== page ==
[Obama’s] resistance to foreign adventurism helped propel him to the presidency and keep him there. It’s no coincidence that in a nation weary of war he was the first man elected twice with absolute majorities since Dwight D. Eisenhower more than half a century ago. … Amid the cable noise, it’s impossible to overstate just how little Obama cares about Republican criticism of his foreign policy. He is in no mood to hear I-told-you-so lectures from those who were on the wrong side of a war that has already led to the loss of 4,500 American lives and cost a trillion dollars, including $25 billion to bolster an Iraqi “army” hardly worthy of the name. It’s as if Gerald Ford and Henry Kissinger were under attack in 1975 from Robert McNamara and McGeorge Bundy for not finishing the disastrous war the Democrats started.

Philip Klein doubts the public will blame Obama for the collapse of Iraq, noting that “most people viewed the disintegration of Iraq as inevitable, and they didn’t want to pay the price in blood and treasure in perpetuity, waiting endlessly for the creation of an Iraqi government that could stand on its own”:

CNN/ORC poll taken in December 2011, around the time of the U.S. withdrawal, found that Americans expected Iraq would get overrun by terrorists, but overwhelmingly supported withdrawal anyway.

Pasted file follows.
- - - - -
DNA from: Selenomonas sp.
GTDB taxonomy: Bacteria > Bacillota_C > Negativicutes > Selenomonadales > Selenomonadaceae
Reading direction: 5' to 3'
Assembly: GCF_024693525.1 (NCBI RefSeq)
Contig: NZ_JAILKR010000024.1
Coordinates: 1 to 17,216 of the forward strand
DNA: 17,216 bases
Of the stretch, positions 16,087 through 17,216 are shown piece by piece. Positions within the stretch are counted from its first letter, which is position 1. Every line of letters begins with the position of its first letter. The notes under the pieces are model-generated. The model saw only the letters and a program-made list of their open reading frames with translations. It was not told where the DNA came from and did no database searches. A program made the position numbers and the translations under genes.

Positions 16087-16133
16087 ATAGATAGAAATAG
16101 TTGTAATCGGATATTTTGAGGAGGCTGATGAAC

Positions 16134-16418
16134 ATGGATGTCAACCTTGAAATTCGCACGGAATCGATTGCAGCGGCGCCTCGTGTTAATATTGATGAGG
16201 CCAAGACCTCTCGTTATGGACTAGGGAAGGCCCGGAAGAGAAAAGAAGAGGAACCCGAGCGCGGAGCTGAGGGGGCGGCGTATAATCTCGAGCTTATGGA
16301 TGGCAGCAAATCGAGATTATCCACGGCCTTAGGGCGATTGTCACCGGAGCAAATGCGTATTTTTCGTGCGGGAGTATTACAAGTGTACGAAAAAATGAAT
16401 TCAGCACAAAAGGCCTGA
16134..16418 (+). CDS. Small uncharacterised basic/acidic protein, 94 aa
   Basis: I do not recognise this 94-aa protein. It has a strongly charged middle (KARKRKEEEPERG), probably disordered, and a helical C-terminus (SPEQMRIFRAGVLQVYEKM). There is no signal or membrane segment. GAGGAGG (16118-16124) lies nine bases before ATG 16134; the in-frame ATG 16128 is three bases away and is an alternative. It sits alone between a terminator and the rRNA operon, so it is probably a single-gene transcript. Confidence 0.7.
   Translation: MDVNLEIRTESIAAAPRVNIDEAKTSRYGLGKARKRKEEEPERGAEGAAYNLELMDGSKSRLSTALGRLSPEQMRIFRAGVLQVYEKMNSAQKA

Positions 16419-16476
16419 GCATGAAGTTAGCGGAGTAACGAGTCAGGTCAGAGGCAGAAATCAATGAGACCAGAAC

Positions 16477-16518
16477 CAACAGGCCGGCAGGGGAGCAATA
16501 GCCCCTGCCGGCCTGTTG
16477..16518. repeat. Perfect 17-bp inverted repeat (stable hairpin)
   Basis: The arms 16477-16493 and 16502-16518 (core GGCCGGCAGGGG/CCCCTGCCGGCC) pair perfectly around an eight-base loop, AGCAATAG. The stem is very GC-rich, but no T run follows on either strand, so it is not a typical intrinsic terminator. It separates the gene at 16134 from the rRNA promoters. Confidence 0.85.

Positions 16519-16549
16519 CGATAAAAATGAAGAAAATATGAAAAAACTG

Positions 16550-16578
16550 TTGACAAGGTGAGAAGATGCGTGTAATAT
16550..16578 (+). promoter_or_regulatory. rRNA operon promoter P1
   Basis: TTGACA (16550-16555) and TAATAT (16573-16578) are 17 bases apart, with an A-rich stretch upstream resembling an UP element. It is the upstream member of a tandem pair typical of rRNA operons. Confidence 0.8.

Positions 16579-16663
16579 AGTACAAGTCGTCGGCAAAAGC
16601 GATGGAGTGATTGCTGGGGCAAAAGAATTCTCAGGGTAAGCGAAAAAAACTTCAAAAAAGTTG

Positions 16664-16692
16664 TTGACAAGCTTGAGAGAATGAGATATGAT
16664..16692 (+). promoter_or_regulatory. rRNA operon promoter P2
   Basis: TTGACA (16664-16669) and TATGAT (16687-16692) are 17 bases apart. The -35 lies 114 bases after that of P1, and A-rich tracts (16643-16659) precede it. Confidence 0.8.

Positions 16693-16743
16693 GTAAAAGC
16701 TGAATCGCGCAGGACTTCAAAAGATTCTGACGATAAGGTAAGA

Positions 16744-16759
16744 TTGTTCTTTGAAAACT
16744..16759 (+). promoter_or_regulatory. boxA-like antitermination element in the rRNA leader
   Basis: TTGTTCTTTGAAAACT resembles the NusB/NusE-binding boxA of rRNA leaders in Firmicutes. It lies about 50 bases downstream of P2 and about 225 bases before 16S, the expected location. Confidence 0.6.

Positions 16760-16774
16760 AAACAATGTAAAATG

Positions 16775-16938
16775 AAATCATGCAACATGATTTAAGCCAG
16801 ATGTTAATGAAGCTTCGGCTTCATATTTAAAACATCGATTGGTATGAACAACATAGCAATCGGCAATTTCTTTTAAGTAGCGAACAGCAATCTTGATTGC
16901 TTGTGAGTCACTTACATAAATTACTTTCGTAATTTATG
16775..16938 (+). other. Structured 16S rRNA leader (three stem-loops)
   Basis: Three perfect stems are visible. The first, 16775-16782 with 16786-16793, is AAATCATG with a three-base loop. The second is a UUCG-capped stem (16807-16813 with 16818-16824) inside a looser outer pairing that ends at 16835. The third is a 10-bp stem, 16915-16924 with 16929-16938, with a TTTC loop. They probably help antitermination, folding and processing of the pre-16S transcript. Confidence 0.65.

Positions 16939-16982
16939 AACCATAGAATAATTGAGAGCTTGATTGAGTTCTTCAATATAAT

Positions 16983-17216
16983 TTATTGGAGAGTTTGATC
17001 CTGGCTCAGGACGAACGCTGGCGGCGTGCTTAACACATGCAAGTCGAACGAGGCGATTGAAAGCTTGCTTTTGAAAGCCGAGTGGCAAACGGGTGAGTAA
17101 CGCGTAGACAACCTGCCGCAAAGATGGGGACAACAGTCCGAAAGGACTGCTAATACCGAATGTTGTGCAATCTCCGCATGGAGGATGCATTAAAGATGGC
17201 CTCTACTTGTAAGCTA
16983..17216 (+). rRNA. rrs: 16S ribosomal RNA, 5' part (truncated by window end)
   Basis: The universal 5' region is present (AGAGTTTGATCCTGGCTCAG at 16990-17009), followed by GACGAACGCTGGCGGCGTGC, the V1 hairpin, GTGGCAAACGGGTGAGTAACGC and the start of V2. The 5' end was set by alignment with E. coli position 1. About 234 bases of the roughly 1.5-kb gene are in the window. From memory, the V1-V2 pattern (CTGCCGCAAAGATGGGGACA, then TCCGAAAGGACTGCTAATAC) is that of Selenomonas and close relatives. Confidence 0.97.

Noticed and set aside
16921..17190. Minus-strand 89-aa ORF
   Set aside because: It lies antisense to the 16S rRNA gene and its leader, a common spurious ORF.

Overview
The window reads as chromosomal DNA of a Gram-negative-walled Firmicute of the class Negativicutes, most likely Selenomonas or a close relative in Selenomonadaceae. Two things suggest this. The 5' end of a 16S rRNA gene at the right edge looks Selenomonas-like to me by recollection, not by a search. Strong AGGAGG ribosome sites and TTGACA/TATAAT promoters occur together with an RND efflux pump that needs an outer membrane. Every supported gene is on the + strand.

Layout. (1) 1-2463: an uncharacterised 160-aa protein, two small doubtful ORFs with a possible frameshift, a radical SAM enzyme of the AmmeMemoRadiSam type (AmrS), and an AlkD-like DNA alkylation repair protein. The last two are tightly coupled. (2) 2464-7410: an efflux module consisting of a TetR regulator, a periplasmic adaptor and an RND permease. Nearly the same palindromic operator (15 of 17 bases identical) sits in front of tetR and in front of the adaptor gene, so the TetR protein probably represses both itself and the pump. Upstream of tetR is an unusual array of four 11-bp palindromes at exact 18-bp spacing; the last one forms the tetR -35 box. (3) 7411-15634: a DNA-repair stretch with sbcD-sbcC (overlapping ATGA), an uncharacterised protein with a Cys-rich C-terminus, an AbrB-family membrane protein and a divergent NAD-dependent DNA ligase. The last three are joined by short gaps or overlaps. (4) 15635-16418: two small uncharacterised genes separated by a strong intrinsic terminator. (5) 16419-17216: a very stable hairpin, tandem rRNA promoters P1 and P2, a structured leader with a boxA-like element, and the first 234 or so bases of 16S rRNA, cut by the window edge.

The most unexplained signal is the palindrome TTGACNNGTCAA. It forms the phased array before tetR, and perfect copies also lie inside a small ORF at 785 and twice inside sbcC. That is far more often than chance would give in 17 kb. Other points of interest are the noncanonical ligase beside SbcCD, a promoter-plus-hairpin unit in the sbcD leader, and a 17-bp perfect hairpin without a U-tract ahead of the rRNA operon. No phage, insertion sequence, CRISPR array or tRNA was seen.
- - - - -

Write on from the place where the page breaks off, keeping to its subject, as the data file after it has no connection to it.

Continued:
Specifically, the pollsters offered a series of scenarios and asked if they were likely or unlikely to happen in the “the next few years.” The results: 54 percent said it was unlikely Iraq would “continue to have a democratic government that will not be overthrown by terrorists”; 60 percent said it was unlikely Iraqi security forces would “be able to ensure safety and security in Iraq without assistance from the United States” and 63 percent said it was unlikely Iraq would “be able to prevent terrorists from using the country as a base of operations for planning attacks against the United States.” Despite this pessimism, 78 percent of Americans in the same poll said they approved of the decision to withdraw. …

The only way this becomes a political problem for Obama is if he intervenes and things don’t improve or get dramatically worse. Which is likely another reason why he’s reluctant to get involved.

And the two presidents he most resembles in this are classic conservatives: Dwight Eisenhower and George H.W. Bush.

(Photo: Nicholas Kamm/Getty)